In Windows 10, a TPM appears in the Control Panel under “Device Security” as a “Security Chip”. Windows also displays “details” there, such as the manufacturer (here Infineon) and the “specification version” (2.0 for TPM 2.0). Unfortunately, crooked translations are boring; “Proof” means “TPM key attestation”.


What is the difference between TPM 2.0 and TPM 1.2?

With TPM 1.2, only the obsolete and cracked SHA-1 procedure was mandatory because the Secure Hash Algorithm (SHA) and AES encryption were not mandatory. A TPM 2.0 must be able to handle SHA-256 and at least AES-128. In addition, the TPM 2.0 specification is more precise.


How do I enable TPM in BIOS setup?

If a TPM is soldered or embedded in hardware as fTPM, but it is not visible in Windows, it may be possible to enable it using an option in BIOS setup, but only if the respective motherboard manufacturer has provided for it. The necessary options are often found in menus with names such as “Security”, “Security Chip”, or “Platform Security”.

If a TPM is available, it may be possible to enable it in the BIOS setup of the computer.


Since when do PCs, notebooks and tablets generally have TPM 2.0?

The TPM 2.0 specification appeared in 2012, and Infineon announced the first compatible chips in 2013. Since then, they have mainly been used in desktops with “vPro” hardware from Intel, later also in those with AMD. Ryzen Pro, as well as in laptops. from the professional series from HP (Elite), Dell (Latitude / Precision), Lenovo (ThinkPad), Fujitsu (Lifebook) and Toshiba / Dynabook.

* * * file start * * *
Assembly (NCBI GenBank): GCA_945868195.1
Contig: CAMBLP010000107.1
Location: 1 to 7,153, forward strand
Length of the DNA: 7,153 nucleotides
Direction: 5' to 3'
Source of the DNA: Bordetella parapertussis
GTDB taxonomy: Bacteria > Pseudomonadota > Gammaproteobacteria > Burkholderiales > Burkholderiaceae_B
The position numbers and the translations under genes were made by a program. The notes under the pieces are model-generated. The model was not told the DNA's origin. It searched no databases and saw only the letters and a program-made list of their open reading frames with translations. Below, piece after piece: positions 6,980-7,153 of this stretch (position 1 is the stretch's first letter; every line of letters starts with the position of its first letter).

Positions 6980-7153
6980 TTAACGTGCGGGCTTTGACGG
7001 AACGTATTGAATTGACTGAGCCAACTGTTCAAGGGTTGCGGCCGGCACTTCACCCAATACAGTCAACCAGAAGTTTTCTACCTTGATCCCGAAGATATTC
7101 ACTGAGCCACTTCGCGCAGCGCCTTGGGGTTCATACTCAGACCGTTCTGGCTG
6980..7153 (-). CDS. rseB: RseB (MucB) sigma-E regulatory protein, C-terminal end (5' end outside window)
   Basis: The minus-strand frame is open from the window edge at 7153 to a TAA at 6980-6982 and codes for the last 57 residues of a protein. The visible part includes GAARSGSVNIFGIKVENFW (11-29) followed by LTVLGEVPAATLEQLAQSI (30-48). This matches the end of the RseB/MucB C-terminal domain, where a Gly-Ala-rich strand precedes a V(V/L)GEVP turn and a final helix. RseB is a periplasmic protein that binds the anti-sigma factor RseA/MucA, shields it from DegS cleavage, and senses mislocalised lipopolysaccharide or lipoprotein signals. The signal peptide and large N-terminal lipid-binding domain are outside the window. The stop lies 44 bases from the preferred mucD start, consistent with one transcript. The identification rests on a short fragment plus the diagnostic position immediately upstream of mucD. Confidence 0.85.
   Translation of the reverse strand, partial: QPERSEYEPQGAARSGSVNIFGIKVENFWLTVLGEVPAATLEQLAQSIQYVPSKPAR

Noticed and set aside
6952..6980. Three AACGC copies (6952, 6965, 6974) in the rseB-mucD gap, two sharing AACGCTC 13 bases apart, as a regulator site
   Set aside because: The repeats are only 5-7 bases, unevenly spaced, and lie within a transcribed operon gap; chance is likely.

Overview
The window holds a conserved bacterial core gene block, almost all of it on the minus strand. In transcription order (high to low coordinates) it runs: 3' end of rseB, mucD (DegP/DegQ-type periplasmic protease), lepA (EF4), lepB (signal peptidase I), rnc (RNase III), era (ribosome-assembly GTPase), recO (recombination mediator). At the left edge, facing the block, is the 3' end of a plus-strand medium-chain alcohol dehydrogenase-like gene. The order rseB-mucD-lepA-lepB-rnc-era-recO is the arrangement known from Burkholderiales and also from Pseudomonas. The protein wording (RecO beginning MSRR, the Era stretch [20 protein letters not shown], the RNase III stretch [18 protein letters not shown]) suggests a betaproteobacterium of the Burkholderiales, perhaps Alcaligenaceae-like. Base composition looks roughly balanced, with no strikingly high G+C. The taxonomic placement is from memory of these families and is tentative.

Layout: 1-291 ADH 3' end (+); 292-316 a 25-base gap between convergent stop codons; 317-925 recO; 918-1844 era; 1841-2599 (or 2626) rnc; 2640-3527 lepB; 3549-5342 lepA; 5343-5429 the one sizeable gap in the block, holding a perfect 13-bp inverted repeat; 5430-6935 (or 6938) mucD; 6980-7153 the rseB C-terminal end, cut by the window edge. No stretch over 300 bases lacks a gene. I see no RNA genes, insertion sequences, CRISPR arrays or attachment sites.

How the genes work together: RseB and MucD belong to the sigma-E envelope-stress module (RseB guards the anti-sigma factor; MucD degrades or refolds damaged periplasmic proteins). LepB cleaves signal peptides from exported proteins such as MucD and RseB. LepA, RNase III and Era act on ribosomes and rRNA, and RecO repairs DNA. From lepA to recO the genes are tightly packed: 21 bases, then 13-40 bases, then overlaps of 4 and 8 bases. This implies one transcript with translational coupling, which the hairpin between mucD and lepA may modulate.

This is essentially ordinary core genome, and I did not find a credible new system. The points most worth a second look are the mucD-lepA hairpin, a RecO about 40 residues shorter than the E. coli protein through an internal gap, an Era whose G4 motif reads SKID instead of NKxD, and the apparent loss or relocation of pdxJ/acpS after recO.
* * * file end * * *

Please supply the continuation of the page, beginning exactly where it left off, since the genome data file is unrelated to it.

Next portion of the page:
AMD has been installing what is called the Platform Security Processor (PSP, later “Secure Processor”) based on an ARM Cortex-A5 in all processors since 2014, starting with Beema / Mullins and Carrizo. At Intel, the fTPM works in the so-called Converged Security and Management Engine (CSME, formerly ME) chipsets from the 100 series (Z170, Q170, H170, B150) for Core i-6000 (Skylake) from 2015. Also in “Atom-Celerons” from 2014 (Bay Trail, Celeron N2000) there are fTPMs, there in the Trusted Execution Engine (TXE). These fTPMs cannot always be actually used, but only if the necessary firmware is also integrated and the BIOS enables them. Some systems in turn have two TPMs, i.e. a TPM chip in addition to the fTPM.

Some computers with a discrete TPM 2.0 chip also have an fTPM, in this case one from AMD, which is installed in the Platform Security Chip (PSP).


Can I upgrade a TPM on my PC?

Some motherboards have header connectors (TPM headers) to upgrade a small breadboard with a TPM chip. However, the BIOS must be prepared for this and there are different designs and interfaces such as Low Pin Count Interface (LPC), Serial Peripheral Interconnect (SPI), or I2C. So you need a TPM card that matches the respective card.